The first step in measuring your performance is to understand what you are measuring. By learning and documenting your processes you can easily identify key results to use in your performance monitoring efforts.
What is one of the first things Warren Buffett, one of the world's most successful investors, does when he buys a company? If most of his purchases are anything like some companies he recently purchased at which we know a lot of people, it is to understand and document their existing processes.
The goal behind this is two-fold. First it is to understand what the company has done to make it successful enough for him to want to purchase in the first place. The second is to see where the company's processes need to be streamlined or replaced with his own processes.
There is another benefit to this method as opposed to going into a company and revamping their entire workflow from the beginning. It makes it easier to get everyone's buy-in on the restructuring.
For people who are passionate about what they do, restructuring can be hard to swallow. They may have some personal investment in the processes themselves, having developed or influenced them along the way. Ripping out those processes and putting in new ones can immediately put someone in their position on the defensive. This isn't a bad thing or a character flaw, it is a normal reaction to hearing your way of doing things might not be the best way out there.
Instead if the processes are documented and understood they can be assessed on a level playing field with a different way of doing things. This can lead to fruitful discussions with the stakeholder in the original process feeling like they are being heard and can dramatically increase their level of buy-in.
First and 10
Once discussions about the old and the new methodologies have taken place incremental changes can be made. This is not unlike American football in that the goal every play isn't to score a touchdown, it is to move the ball 10 yards down the field to maintain possession on the path to scoring a touchdown.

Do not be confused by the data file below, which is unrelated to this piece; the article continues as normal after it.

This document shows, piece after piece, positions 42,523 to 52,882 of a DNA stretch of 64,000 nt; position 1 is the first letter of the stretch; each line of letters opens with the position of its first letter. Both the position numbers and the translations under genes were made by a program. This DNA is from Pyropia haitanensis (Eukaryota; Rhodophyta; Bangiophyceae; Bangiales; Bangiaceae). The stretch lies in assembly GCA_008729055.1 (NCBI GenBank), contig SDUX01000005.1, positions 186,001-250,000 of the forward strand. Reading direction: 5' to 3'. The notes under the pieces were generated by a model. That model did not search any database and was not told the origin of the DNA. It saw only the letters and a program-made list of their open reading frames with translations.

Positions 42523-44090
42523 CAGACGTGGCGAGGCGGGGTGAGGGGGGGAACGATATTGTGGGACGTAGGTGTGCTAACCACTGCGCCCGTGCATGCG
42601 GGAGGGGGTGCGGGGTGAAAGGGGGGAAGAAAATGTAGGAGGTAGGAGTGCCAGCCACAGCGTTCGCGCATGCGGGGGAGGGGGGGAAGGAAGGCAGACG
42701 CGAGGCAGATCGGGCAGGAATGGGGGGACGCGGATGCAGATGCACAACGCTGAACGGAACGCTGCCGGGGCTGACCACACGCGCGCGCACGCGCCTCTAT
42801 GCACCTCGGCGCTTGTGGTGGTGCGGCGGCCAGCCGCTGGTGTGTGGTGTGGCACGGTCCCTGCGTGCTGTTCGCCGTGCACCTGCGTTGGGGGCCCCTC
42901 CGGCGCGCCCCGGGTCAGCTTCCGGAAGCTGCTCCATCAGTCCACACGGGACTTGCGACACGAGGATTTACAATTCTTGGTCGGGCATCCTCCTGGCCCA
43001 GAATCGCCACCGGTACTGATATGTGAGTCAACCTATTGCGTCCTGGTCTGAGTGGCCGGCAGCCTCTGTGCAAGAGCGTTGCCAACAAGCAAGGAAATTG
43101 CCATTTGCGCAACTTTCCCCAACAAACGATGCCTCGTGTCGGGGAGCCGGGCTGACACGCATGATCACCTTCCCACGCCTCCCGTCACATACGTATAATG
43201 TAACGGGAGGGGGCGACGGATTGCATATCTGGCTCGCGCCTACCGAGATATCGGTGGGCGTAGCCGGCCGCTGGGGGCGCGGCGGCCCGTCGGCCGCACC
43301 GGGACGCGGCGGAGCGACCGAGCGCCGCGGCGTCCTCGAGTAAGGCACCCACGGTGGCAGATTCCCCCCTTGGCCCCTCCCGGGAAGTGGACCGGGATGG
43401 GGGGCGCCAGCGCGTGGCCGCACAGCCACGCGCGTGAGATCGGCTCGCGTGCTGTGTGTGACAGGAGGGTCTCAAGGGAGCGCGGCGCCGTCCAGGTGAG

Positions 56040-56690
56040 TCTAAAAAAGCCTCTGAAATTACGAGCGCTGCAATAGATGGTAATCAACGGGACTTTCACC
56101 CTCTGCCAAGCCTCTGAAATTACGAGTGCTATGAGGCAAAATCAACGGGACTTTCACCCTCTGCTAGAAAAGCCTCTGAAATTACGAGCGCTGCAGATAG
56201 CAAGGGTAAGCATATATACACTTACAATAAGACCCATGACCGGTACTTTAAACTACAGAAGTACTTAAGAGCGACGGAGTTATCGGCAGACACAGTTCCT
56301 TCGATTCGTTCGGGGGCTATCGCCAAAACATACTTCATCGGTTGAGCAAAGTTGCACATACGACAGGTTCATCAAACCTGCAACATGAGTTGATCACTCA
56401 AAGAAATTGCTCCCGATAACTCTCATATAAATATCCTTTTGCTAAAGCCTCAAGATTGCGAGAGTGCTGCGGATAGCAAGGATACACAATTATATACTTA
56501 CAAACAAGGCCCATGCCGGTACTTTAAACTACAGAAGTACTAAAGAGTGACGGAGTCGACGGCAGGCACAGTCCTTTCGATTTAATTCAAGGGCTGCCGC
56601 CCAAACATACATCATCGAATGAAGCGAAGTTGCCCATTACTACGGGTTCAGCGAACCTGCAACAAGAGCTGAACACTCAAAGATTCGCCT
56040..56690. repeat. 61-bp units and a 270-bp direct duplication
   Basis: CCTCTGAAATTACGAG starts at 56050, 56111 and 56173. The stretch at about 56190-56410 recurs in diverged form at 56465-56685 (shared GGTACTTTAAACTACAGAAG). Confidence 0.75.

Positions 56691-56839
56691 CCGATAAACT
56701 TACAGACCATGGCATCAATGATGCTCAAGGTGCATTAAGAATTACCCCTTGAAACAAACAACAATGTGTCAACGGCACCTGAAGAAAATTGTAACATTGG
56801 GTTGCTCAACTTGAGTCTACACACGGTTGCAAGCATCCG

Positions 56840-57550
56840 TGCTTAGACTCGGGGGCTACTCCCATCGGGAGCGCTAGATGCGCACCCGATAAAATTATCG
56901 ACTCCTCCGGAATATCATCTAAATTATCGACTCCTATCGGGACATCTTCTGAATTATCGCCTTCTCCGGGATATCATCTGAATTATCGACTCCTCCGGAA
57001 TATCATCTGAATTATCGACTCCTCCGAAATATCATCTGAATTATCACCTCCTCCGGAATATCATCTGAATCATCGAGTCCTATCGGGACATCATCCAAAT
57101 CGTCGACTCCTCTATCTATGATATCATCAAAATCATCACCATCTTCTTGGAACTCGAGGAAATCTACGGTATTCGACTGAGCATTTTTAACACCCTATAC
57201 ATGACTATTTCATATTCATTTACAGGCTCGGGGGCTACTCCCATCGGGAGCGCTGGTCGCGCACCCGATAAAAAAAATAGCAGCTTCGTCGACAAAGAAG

This approach breaks down the final result into small, easily digestible, and complete-able chunks. It also makes it easy to track progress and understand what is working and what needs to be adjusted along the way.
In addition to obtaining buy-in, the other benefit to the incremental approach to change is the ability for there to be learning in both directions. Every so often there will be an idea Warren Buffett might adopt from one of his subsidiaries that can change how his other companies are run. To keep to the football analogy this is like the introduction of the two-point conversion to make the game a little more interesting to watch. This isn't necessarily going to be a complete overhaul of the system, just a subtle tweak to make it better overall.
The first step in implementing a performance monitoring strategy isn't to dive in and build a system with a dashboard and some metrics. The first step is to understand how your business operates and the processes used to run it day to day. Once you know those you can easily identify what you can and should measure to begin improving things.
Someday you might make it to the Superbowl but first you need to be able to make it 10 yards down the field.
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